John Anderson had just stepped inside the mess hall to have his morning meal when he heard the heavy boom. Running to a porthole, he saw the planes descending with red balls on their wings. “The Japanese are here,” he told his fellow sailors. John sprinted to pull the general alarm and had almost reached it when a bomb dropped so closely to him, it threw him aside. Fire sprung up around him and then the Japanese were on them. Machine gun fire rained down on the deck of the ship. John immediately sprang into action, manning his station as a gunner on the number four turret. Realization dawned on him that there were no Japanese ships in sight, only the planes, and his twin brother Delbert was stationed above deck as an anti-aircraft gunner. The decision was made. He was on his way to the top of the deck, climbing a ladder when the USS Arizona was hit with a bomb that ignited their artillery reserves. “I got to the top of the ladder and an enormous explosion occurred and people were just blown all over the place,” John said in an interview. “There’s all kinds of body parts.” With difficulty, John made it back to the turrets amidst raging fires and exploding ammunition. On his way, he found a man who was alight with flames. John was able to smother the fire and get him off of the ship. “He was from Greenfield, Ohio, I never forgot that. And I saved him.” John helped to save many men from the burning, sinking Arizona by dumping them into smaller boats that came to collect survivors. He defied his commanding officer's orders to get off the boat until the man dragged him off with force. John wanted to stay and find his brother, but never did. On another mission and ship years later, he would be told by a surviving gunner that he saw Delbert shot down by Japanese gunfire right as an explosion knocked the gunner overboard, and he knew no more than that. Delbert’s body was never recovered.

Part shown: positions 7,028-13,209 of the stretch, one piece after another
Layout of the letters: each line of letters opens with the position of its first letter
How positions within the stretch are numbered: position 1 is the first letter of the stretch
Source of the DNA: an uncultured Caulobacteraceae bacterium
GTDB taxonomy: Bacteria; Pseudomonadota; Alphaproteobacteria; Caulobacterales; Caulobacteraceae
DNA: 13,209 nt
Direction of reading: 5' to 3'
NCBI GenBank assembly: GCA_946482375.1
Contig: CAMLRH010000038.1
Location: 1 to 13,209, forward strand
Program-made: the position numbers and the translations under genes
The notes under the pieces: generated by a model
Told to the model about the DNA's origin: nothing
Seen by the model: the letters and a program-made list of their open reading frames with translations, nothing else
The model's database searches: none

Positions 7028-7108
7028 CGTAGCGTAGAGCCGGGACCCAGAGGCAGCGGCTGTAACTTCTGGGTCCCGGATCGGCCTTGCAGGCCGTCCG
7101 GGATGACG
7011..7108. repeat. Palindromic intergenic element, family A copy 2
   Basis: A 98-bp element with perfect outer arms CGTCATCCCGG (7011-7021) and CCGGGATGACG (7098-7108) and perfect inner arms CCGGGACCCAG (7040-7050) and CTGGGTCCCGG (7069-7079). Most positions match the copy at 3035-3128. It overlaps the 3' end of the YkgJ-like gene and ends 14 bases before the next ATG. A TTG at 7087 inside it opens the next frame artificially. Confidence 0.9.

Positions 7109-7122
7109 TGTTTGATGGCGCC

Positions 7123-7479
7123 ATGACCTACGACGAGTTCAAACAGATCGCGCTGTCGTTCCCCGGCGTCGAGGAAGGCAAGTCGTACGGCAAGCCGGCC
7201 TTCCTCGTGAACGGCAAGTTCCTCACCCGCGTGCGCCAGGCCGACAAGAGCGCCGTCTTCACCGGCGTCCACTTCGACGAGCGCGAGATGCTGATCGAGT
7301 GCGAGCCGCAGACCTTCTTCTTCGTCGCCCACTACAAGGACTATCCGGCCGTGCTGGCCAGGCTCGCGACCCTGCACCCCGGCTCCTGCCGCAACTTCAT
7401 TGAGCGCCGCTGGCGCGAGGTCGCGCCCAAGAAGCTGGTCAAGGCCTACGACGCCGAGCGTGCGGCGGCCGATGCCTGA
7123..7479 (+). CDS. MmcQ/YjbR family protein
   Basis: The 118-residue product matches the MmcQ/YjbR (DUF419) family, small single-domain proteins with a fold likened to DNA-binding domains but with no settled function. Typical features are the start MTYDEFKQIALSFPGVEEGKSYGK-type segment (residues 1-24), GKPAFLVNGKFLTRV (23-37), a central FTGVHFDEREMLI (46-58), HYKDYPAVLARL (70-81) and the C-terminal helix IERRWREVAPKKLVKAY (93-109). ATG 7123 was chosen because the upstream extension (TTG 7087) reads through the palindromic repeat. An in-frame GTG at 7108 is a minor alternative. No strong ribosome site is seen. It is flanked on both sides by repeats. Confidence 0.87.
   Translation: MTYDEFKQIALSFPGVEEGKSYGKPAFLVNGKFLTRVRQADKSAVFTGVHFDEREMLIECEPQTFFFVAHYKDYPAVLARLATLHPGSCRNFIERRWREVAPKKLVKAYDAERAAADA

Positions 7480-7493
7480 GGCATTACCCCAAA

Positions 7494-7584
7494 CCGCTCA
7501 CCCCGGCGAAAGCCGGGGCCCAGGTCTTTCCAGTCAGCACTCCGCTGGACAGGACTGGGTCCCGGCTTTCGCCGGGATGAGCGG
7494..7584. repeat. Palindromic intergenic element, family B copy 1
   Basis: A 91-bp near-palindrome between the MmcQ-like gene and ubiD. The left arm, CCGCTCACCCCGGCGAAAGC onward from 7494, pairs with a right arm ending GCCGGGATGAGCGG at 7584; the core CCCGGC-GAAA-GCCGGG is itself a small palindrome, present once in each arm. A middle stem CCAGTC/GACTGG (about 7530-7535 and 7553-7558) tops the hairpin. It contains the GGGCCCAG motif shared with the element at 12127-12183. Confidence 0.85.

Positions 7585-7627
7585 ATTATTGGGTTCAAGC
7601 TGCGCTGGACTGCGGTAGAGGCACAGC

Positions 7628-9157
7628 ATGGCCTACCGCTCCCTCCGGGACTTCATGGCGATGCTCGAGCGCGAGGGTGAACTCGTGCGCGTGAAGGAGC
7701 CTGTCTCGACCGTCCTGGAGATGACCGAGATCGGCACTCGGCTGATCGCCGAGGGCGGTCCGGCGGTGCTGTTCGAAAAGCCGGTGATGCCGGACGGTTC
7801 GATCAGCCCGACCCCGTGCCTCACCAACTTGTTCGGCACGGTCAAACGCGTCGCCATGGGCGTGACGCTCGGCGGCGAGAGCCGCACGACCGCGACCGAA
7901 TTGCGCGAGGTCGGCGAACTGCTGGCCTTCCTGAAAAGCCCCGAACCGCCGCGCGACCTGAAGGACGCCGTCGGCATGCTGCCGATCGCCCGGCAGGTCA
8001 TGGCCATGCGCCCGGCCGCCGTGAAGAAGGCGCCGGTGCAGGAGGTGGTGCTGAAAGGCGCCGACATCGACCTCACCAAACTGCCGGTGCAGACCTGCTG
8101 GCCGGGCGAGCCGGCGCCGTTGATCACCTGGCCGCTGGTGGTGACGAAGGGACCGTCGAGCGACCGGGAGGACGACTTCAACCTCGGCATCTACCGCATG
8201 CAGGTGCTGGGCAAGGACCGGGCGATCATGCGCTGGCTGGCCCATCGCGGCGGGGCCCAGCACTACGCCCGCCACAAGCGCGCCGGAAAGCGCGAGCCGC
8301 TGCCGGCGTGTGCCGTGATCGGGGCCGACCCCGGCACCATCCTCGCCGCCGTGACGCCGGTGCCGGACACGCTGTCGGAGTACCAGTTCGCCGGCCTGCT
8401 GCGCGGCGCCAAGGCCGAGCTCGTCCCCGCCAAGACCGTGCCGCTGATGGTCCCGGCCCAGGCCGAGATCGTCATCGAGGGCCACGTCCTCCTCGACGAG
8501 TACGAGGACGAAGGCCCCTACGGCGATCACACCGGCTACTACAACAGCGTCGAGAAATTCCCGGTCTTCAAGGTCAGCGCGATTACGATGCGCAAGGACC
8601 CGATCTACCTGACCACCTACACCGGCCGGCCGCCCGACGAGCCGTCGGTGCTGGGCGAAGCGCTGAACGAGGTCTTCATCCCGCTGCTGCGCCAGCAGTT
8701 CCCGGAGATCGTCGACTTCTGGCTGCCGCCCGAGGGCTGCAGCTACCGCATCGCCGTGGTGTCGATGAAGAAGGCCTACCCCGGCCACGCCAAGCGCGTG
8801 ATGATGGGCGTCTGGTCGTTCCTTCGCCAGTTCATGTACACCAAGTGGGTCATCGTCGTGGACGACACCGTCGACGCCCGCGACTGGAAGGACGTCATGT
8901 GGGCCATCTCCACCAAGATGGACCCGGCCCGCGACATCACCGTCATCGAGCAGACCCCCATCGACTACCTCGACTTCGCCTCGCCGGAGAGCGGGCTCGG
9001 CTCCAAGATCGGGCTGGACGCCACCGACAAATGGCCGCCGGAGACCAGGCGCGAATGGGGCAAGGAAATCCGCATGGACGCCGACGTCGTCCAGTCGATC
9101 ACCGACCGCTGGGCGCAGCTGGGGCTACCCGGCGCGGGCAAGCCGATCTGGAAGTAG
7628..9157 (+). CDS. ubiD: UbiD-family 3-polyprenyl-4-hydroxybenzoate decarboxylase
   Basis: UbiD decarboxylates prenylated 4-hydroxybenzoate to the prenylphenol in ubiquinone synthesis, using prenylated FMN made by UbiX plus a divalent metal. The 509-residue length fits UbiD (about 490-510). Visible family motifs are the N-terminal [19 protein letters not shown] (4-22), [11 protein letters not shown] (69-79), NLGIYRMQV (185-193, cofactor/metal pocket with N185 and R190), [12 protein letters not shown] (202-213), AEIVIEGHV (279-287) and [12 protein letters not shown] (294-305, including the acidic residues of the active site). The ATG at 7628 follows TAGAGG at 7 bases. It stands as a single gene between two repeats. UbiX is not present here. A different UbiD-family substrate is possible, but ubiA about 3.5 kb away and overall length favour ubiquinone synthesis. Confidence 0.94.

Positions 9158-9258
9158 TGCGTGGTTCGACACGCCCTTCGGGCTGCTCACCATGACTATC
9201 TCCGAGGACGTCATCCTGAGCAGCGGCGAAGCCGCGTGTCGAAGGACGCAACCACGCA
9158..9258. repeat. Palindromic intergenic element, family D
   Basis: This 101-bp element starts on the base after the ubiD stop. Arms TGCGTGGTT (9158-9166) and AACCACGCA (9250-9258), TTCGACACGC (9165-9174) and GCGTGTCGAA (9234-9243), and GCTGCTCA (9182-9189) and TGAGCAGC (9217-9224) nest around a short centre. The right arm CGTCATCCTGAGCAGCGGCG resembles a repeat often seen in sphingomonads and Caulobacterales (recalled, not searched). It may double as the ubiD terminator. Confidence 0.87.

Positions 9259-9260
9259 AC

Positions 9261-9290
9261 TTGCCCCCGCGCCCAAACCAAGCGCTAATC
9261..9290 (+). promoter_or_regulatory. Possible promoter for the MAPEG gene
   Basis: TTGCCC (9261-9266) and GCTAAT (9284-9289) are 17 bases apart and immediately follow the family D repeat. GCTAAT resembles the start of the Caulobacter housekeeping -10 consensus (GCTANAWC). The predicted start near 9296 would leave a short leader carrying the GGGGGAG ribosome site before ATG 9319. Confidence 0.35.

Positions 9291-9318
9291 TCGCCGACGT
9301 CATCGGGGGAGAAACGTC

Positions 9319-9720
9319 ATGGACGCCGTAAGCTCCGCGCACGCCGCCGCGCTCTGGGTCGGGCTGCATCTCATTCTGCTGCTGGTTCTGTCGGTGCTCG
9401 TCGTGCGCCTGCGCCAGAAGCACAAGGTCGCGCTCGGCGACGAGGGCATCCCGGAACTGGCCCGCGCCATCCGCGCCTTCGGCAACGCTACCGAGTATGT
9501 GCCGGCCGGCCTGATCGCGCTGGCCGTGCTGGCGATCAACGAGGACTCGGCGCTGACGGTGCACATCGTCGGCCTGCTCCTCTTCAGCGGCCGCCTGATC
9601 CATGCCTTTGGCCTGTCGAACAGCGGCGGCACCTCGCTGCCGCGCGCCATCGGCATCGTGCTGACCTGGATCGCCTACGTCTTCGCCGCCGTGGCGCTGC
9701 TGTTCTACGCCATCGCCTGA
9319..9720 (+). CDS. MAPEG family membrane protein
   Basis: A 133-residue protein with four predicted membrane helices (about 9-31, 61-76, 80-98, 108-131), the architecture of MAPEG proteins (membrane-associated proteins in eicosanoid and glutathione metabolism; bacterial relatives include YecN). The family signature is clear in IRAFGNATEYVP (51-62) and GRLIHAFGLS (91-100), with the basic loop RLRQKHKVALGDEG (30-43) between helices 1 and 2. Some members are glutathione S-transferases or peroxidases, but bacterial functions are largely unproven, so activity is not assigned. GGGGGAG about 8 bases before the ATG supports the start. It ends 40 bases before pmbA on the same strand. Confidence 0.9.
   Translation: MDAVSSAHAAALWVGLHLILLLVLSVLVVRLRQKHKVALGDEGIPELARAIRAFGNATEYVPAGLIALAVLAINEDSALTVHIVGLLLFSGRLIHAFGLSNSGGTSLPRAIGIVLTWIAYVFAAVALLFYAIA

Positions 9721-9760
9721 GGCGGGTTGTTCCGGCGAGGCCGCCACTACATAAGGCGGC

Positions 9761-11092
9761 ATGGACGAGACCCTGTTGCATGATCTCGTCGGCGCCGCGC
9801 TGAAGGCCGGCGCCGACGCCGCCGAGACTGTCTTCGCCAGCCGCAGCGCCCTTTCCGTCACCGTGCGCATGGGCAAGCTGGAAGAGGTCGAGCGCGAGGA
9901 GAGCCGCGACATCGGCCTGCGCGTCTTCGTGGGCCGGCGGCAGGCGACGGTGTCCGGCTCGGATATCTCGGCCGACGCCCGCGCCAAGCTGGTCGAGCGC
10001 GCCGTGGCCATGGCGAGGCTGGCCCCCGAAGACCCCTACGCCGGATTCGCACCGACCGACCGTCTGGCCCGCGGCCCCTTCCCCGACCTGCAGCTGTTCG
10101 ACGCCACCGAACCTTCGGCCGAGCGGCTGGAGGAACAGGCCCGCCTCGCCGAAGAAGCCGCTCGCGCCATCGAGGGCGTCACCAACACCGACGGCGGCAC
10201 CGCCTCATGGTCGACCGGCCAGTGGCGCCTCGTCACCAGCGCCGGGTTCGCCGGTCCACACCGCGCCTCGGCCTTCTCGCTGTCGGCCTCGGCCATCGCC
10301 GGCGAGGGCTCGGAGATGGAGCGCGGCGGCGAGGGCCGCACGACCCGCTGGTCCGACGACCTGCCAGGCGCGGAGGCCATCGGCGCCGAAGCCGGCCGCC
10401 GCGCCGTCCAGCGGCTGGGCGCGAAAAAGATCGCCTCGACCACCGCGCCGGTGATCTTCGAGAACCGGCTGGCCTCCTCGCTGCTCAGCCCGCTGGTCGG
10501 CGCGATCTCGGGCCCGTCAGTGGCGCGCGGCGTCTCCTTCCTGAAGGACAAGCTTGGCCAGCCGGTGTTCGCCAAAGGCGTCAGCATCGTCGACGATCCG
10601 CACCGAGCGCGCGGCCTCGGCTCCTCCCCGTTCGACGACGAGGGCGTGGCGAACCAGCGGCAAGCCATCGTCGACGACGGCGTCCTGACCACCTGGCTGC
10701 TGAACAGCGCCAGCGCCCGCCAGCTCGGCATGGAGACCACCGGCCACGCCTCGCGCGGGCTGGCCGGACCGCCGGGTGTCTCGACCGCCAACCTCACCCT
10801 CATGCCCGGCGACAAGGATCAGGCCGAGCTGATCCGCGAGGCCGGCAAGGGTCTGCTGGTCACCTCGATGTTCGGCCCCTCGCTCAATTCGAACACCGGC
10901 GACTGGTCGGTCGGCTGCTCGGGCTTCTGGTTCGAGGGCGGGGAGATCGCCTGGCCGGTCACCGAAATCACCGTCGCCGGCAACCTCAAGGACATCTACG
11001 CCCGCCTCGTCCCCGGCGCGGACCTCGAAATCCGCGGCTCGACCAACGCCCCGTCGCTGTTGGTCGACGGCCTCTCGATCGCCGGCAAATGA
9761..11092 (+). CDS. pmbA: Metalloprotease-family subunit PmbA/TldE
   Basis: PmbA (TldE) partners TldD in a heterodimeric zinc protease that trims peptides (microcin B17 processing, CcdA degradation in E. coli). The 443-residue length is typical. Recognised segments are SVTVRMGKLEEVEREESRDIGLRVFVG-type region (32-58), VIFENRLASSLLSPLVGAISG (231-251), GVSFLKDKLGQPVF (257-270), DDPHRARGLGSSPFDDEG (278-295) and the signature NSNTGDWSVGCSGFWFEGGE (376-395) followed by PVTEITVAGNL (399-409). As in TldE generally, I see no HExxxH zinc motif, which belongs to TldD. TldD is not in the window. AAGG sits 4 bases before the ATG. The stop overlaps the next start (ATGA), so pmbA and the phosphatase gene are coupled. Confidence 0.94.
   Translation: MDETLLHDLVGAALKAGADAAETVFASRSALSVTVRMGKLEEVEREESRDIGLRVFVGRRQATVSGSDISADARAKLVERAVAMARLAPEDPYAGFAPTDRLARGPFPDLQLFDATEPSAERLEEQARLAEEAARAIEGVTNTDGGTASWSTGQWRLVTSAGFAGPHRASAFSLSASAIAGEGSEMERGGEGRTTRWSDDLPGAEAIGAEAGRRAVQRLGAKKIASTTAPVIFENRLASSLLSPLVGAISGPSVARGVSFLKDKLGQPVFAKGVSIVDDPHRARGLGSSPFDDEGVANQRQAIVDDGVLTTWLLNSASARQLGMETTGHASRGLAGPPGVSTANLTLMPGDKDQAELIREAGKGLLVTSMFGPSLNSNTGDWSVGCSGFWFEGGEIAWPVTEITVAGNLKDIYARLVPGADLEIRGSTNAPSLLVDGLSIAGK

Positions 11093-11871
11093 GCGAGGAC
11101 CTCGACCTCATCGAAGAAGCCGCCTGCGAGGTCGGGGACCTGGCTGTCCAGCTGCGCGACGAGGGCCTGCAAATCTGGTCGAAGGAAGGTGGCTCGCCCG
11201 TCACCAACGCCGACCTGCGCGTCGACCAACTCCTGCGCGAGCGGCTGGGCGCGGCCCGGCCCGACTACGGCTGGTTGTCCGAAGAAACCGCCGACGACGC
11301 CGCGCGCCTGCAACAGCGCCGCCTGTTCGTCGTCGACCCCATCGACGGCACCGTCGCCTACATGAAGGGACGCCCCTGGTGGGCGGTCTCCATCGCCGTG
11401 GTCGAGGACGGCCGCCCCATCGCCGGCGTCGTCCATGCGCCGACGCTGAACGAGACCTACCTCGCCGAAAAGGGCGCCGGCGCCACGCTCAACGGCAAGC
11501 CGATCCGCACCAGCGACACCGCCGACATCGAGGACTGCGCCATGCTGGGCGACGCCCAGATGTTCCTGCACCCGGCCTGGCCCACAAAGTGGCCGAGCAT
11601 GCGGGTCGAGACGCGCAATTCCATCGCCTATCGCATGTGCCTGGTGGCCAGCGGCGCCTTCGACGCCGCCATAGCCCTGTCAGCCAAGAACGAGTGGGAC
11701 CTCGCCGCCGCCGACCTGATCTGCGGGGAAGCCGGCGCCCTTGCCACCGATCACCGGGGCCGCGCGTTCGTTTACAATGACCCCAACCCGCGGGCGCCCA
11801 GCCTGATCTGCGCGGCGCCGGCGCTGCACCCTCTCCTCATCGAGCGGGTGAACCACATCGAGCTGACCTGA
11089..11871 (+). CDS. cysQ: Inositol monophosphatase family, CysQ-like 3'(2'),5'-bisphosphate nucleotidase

“After church I had a date to meet a little gal over on the beach. Her name was Nikki,” Lauren Bruner, anti-aircraft gunner on the USS Arizona told Arizona Public Media in his interview. “Never got to see her.” Lauren served with his best friend, another gunner named William “Billy” Mann. Lauren was nearly to his battlestation amidst the attack on the Arizona when he was shot twice in the leg by a Japanese pilot. The pilot circled around to begin his next attack and Lauren remembered it clearly, saying, “Big old grin on his face, mouth wide open. I could see all those teeth.” He watched the fatal 1,700 pound bomb when it dropped 20 feet from where he was stationed, into the number two turret beneath, igniting the powder magazine, instantly killing his best friend Billy stationed there. Lauren was stranded on the broken husk of the USS Arizona with 5 of his crewmates while fires licked and snapped at their bodies from all around. A crew of a small repair ship docked on the side of the battleship spotted the 6 men and threw the end of a rope to them, creating a line from the doomed ship to the small savior. Lauren was second to last to cross that 100 foot line. He did it with two bullet wounds in his leg and burns across seventy percent of his body.